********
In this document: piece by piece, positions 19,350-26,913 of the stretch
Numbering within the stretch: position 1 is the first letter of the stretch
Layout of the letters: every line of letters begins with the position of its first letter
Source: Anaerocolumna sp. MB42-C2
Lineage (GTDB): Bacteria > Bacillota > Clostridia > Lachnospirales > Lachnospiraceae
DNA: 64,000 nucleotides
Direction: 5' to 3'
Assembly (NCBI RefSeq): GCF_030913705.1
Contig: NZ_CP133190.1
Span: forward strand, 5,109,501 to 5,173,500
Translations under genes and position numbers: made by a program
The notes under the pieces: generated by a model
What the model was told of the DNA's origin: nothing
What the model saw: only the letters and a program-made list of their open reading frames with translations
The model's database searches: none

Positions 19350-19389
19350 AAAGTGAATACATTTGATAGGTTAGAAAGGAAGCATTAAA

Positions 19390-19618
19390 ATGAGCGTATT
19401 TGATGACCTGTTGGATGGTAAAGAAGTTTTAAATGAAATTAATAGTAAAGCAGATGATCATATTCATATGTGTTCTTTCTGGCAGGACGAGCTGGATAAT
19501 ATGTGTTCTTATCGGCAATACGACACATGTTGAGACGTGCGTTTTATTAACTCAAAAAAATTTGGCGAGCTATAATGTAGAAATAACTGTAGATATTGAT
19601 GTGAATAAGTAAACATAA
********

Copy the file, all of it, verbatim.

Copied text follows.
In this document: piece by piece, positions 19,350-26,913 of the stretch
Numbering within the stretch: position 1 is the first letter of the stretch
Layout of the letters: every line of letters begins with the position of its first letter
Source: Anaerocolumna sp. MB42-C2
Lineage (GTDB): Bacteria > Bacillota > Clostridia > Lachnospirales > Lachnospiraceae
DNA: 64,000 nucleotides
Direction: 5' to 3'
Assembly (NCBI RefSeq): GCF_030913705.1
Contig: NZ_CP133190.1
Span: forward strand, 5,109,501 to 5,173,500
Translations under genes and position numbers: made by a program
The notes under the pieces: generated by a model
What the model was told of the DNA's origin: nothing
What the model saw: only the letters and a program-made list of their open reading frames with translations
The model's database searches: none

Positions 19350-19389
19350 AAAGTGAATACATTTGATAGGTTAGAAAGGAAGCATTAAA

Positions 19390-19618
19390 ATGAGCGTATT
19401 TGATGACCTGTTGGATGGTAAAGAAGTTTTAAATGAAATTAATAGTAAAGCAGATGATCATATTCATATGTGTTCTTTCTGGCAGGACGAGCTGGATAAT
19501 ATGTGTTCTTATCGGCAATACGACACATGTTGAGACGTGCGTTTTATTAACTCAAAAAAATTTGGCGAGCTATAATGTAGAAATAACTGTAGATATTGAT
19601 GTGAATAAGTAAACATAA